The riddle of the sphinx recognized three ages of man: youth, maturity, and old age. But Brian Michael Bendis — the comic book writer behind some of Marvel’s best contemporary stories about Spider-man, Daredevil, Iron Man, Jessica Jones, and the X-Men — seems to have four ages in mind: spring, summer, fall, and winter.
The core question of youth — and any springtime hero — is asked consistently in 350+ issues of Ultimate Spider-man. The question is: “How does the world work?” and by extension, “What is my place in it?”
Ultimate Spider-man helped establish the parameters of the “Ultimate universe,” as opposed to the “traditional” Marvel one we’re all familiar with. For the longtime comics reader, the Ultimate Universe was a dream world beyond a dream world, where readers as well as characters are shown what is possible.
The reader surrogate in these stories is first Peter Parker and then Miles Morales. Both are children, and in story after story, they encounter one world-expanding experience after another, teacher after teacher.
Because of the serial nature of superhero comics, Peter and Miles never “grow up” and wrestle with age. Bendis, however, has tackled the problems of maturity in Daredevil, when a man at the height of his powers confronts the oldest convention of super-heroes.
Without the secret identity, a superhero story is simply a folk tale or a myth. Moses had no secret identity and neither did Hans Christian Andersen’s soldier with a tinderbox. It is the secret identity, the change of clothes back and forth, that separates Moses from Superman, or Andersen’s soldier from Green Lantern.
But as Jules Feiffer pointed out, Superman would have no motivation to ritually humiliate himself as Clark Kent. Superman is not clumsy or cowardly. There is no reason Superman should want Lois to love him for being a coward and loser that is not, in truth, his authentic self. The secret identity is a convention embedded in the story for the reader, not the character. It is a young person’s fantasy — and fear — of having a secret, unrecognized self.
Maturity means a person has confronted the core question, “Who am I?” and fully accepted the answer. During their Daredevil run, when Matt Murdock is “outed” as a superhero, Bendis and Alex Maleev confront the problem of any grown-up living a lie.
In this story, Murdock can no longer experiment with identity; he must claim it. He has to be his authentic self all the time—not just some of it. It’s terrifying and thrilling. When the bestial Mr. Hyde screams at Daredevil from outside Matt Murdock’s brownstone, a crowd of reporters are standing under the streetlamps to witness the collision of his fantasy and anxiety. Spider-man drops out of the sky to put a hand on Daredevil’s shoulder, but that’s a passing moment in a story all about Murdock’s inner conflict.
It’s worth noting that of all his enemies, “Mr. Hyde” is the one who shows up at Daredevil’s doorstep. At this point, Murdock is a Jekyll in denial of his true nature, but he will eventually re-emerge as a “man without fear.”
The struggle of a man afraid to declare his desires? Afraid of society, afraid to accept the consequences for his actions? A man who then retreats into a labyrinth of extravagant lies and role-playing? That is Bendis and Maleev’s Matt Murdock, a.k.a. Daredevil. It is also Hamlet.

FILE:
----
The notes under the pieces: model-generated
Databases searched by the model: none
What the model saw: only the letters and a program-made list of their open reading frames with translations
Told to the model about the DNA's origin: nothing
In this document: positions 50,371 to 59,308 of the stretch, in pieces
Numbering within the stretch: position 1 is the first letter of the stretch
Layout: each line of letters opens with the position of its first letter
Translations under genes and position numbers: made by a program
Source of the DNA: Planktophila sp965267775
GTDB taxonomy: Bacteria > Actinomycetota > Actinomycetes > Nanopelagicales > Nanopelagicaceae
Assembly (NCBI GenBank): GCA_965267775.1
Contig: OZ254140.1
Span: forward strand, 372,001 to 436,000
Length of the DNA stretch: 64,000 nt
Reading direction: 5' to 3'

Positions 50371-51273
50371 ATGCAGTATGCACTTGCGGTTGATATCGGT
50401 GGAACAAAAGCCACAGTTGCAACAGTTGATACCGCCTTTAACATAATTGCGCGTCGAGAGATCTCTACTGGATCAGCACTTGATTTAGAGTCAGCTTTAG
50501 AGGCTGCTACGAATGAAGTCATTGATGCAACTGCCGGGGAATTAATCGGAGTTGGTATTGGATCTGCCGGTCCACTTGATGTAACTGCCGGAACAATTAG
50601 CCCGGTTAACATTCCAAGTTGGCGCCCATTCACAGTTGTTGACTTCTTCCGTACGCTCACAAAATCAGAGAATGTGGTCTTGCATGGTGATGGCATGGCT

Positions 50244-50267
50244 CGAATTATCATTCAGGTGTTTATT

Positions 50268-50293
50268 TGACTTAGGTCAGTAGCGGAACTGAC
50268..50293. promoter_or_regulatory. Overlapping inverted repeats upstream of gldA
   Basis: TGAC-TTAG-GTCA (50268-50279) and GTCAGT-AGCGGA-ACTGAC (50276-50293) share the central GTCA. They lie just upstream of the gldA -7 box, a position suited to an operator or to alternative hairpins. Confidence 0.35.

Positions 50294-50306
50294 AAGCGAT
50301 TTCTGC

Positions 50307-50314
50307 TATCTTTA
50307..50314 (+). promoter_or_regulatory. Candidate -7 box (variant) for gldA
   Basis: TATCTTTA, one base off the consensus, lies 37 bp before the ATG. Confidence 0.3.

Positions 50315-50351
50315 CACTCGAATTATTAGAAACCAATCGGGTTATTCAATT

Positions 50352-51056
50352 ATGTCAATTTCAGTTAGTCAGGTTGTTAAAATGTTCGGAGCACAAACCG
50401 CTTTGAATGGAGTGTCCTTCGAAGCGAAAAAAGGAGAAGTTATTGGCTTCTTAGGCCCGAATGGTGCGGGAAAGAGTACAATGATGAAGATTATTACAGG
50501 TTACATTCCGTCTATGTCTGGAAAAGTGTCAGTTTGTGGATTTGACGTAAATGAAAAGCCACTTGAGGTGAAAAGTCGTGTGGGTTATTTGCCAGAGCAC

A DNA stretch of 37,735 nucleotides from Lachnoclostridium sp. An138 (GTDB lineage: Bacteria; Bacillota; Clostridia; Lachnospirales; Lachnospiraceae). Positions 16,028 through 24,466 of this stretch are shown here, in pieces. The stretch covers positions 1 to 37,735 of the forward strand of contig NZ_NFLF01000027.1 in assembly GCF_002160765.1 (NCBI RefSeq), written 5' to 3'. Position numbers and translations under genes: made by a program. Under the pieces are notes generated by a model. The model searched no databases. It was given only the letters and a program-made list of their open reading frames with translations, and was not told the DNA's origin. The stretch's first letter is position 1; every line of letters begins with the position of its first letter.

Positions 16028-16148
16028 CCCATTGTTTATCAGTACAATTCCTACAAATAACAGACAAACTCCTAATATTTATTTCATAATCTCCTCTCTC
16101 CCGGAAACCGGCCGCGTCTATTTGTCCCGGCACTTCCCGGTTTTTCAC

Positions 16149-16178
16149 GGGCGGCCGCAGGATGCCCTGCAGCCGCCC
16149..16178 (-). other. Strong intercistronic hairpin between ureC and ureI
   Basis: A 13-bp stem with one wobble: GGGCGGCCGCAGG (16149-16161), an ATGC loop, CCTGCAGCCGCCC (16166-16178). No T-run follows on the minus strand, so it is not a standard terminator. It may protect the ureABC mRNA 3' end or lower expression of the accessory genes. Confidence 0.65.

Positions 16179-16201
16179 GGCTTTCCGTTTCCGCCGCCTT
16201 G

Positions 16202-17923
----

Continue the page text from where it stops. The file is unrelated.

But for a hero who has resolved the question of identity, the central question of middle age becomes “What have I done?”
Marvel’s Tony Stark long ago discarded his secret identity and announced to the world, “I am Iron Man,” but in International Iron Man, Bendis and Maleev depict a post-Civil War Iron Man becoming increasingly delaminated. There is an autumnal tone to the story; Tony Stark doesn’t need to buy a red convertible to signal his mid-life crisis. We find him thinking at length about his dead parents . . .
…and confronting his old college girlfriend to tell her he still thinks about her.
This story, however, is simply the precursor for Infamous Iron Man, in which Doctor Doom attempts to re-create himself as a hero and takes the midlife crisis to what the Marvel Universe considers “the Omega level.” In real-world terms, the character, created in 1962, has just turned 55. There is no clear villain in this series; it is wholly about recrimination and self-examination.
Shakespeare, of course, also dealt with a middle-aged and childless man in armor who regrets the way he gained his crown. Macbeth never contacts his old college girlfriends, but he does recognize that he made mistakes (“full of scorpions is my mind”). It is too late for Macbeth, and maybe for Doom — but the struggle is a pleasure to read.
There has never to my knowledge been a better, more subtle, evocation of middle age in comics than in the 18 panels in which Bendis and Maleev show Reed Richards’ face as he attempts to invoke a shared memory of times gone by with an old friend. This could be The Tempest. It might even be interesting to think of Tony Stark (or even Doom!) as a kind of Prospero, abandoning his spellbook so a young girl — be it Miranda, Ariel, or Riri Williams — can take his place at center stage and start anew.
I still want to see Bendis write a super-hero King Lear. His interpretation of the fourth and final age of man (“What does it matter?”) will be amazing, deeper than the wishful fantasy of Daredevil: End of Days. But even as I write this, it occurs to me: the hero in winter? The confrontation with irrelevance, hearing voices, mortality, paranoia, the transience of earthly success . . . Bendis and Maleev have already written this, and it was called Moon Knight.
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